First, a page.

View From Purcell, Oklahoma: Story: Taxi Driver

Story: Taxi Driver

Well worth the read. Please take the time to read it.

You never know what is in store for you. Have a little patience and all your faith in God and you will receive a wonderful gift / memory / moment.

 

 
 
 
In relation to my previous post, this spoke to me about how we play a part in writing not only our own stories, but the stories of those around us.  It's also a testiment to glorifying God in everything we do, whether you are a taxi driver or a real estate agent.
The following story was posted on Facebook by Homestead Survival, http://homesteadsurvival.blogspot.com/
 
 
 


A NYC Taxi driver wrote:

I arrived at the address and honked the horn. After waiting a few minutes I honked again. Since this was going to be my last ride of my shift I thought about just driving away, but instead I put the car in park and walked up to the door and knocked.. 'Just a minute', answered a frail, elderly voice. I could hear something being dragged across the floor.

After a long pause, the door opened. A small woman in her 90's stood before me. She was wearing a print dress and a pillbox hat with a veil pinned on it, like somebody out of a 1940's movie.

By her side was a small nylon suitcase. The apartment looked as if no one had lived in it for years. All the furniture was covered with sheets.

There were no clocks on the walls, no knickknacks or utensils on the counters. In the corner was a cardboard
box filled with photos and glassware.

'Would you carry my bag out to the car?' she said. I took the suitcase to the cab, then returned to assist the woman.

She took my arm and we walked slowly toward the curb.

She kept thanking me for my kindness. 'It's nothing', I told her.. 'I just try to treat my passengers the way I would want my mother to be treated.'

'Oh, you're such a good boy, she said. When we got in the cab, she gave me an address and then asked, 'Could you drive
through downtown?'

'It's not the shortest way,' I answered quickly..

'Oh, I don't mind,' she said. 'I'm in no hurry. I'm on my way to a hospice.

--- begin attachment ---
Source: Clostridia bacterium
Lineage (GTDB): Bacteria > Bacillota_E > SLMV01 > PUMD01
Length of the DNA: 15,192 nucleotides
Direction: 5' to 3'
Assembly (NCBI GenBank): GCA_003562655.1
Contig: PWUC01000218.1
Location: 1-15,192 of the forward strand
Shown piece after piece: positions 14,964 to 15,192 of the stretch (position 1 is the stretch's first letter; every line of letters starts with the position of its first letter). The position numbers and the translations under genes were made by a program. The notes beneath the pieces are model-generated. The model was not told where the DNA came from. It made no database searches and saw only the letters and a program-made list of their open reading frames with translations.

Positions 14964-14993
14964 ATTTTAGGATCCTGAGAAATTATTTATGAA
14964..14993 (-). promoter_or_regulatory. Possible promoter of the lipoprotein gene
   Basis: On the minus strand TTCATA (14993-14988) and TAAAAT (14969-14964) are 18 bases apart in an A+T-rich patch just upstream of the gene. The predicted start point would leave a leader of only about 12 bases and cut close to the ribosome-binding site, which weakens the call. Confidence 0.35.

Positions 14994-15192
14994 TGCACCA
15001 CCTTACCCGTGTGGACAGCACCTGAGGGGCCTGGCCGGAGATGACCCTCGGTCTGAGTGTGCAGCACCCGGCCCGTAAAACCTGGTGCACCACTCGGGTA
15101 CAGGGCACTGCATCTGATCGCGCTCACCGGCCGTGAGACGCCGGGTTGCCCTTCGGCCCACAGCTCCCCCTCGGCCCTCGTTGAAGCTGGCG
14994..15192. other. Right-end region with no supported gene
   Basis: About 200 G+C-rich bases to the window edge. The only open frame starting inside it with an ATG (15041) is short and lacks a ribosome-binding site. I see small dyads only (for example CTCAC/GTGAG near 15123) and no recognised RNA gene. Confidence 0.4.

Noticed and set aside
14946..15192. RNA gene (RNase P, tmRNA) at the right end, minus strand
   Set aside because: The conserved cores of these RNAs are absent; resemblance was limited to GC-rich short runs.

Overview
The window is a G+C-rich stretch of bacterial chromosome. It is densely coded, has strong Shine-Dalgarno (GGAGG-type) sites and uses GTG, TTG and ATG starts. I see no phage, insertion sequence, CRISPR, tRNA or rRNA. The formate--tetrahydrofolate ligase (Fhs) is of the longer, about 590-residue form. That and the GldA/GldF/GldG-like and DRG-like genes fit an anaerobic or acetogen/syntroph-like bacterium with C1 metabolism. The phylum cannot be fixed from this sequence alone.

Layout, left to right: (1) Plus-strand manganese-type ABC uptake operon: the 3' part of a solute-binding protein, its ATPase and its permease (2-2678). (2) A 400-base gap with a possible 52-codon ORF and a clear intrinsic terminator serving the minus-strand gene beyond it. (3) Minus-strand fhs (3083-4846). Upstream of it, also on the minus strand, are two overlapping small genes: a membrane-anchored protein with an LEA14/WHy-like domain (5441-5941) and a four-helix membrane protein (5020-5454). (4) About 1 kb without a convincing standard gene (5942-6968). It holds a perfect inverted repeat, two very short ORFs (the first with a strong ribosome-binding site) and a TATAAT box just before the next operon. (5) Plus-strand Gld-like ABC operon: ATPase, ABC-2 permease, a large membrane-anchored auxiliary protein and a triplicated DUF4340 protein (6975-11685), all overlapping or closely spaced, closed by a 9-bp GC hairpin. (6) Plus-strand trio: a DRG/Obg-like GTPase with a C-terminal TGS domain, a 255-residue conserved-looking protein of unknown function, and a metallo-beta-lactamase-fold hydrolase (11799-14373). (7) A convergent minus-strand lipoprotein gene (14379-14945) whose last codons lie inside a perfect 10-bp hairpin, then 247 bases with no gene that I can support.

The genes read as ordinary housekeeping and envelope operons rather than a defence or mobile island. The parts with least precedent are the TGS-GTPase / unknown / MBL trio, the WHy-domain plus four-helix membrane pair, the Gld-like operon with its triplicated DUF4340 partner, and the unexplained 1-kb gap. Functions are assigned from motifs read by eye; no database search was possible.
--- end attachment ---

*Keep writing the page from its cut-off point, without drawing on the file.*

I looked in the rear-view mirror. Her eyes were glistening. 'I don't have any family left,' she continued in a soft voice..'The doctor says I don't have very long.' I quietly reached over and shut off the meter.

'What route would you like me to take?' I asked.

For the next two hours, we drove through the city. She showed me the building where she had once worked as an elevator operator.

We drove through the neighborhood where she and her husband had lived when they were newlyweds She had me pull up in front of a furniture warehouse that had once been a ballroom where she had gone dancing as a girl.

Sometimes she'd ask me to slow in front of a particular building or corner and would sit staring into the darkness, saying nothing.

As the first hint of sun was creasing the horizon, she suddenly said, 'I'm tired.Let's go now'.
We drove in silence to the address she had given me. It was a low building, like a small convalescent home, with a driveway that passed under a portico.

Two orderlies came out to the cab as soon as we pulled up. They were solicitous and intent, watching her every move.
They must have been expecting her.

I opened the trunk and took the small suitcase to the door. The woman was already seated in a wheelchair.

'How much do I owe you?' She asked, reaching into her purse.

'Nothing,' I said

'You have to make a living,' she answered.

'There are other passengers,' I responded.

Almost without thinking, I bent and gave her a hug.She held onto me tightly.

'You gave an old woman a little moment of joy,' she said. 'Thank you.'

I squeezed her hand, and then walked into the dim morning light.. Behind me, a door shut.It was the sound of the closing of a life..

I didn't pick up any more passengers that shift. I drove aimlessly lost in thought. For the rest of that day,I could hardly talk.What if that woman had gotten an angry driver,or one who was impatient to end his shift? What if I had refused to take the run, or had honked once, then driven away?

On a quick review, I don't think that I have done anything more important in my life.

We're conditioned to think that our lives revolve around great moments.

But great moments often catch us unaware-beautifully wrapped in what others may consider a small one."

______________
Matthew 25:40

The king will reply, "Truly I tell you, whatever you did for one of the least of these brothers and sisters of mine, you did for me."

Licensed to SELL - Dedicated - Experienced - Honest - Than Maynard - Purcell, OK

Head shot

Than Maynard
REALTOR, CRB, Certified Short Sale agent, Certified Foreclosure Agent, Accredited REO Agent
Coldwell Banker Heart of Oklahoma Real Estate
1726 N Green Avenue, Purcell, OK 73080
CELL: (405) 990-8862
OFFICE: (405) 527-3012
www.cbheart.com

 

 

We never stop moving 3d

3 commentsThan Maynard • May 02 2012 08:49AM

Comments

Than, this story makes me want to cry. I could possible be that taxi driver(I hope).

Posted by Mike Frazier, Dyersburg Tn Real Estate (Carousel Realty of Dyer County) over 2 years ago

Ok Than, now you've gone and made me teary eyed, but I'm glad you did. What a wonderful story of kindness in a world chock full of bad news every day.

Thank you for sharing and yes, Mike, I bet you could be that driver.

Posted by Cheryl Campbell, Wasilla Alaska Realtor (Jack White Real Estate) over 2 years ago

Great choice for a re-blog.  We need to take every opportunity and accept every challenge to be considerate of the needs of others. 

Posted by Roy Kelley, Roy and Dolores Kelley Photographs (Retired Real Estate Broker, Maryland Blogger) over 2 years ago

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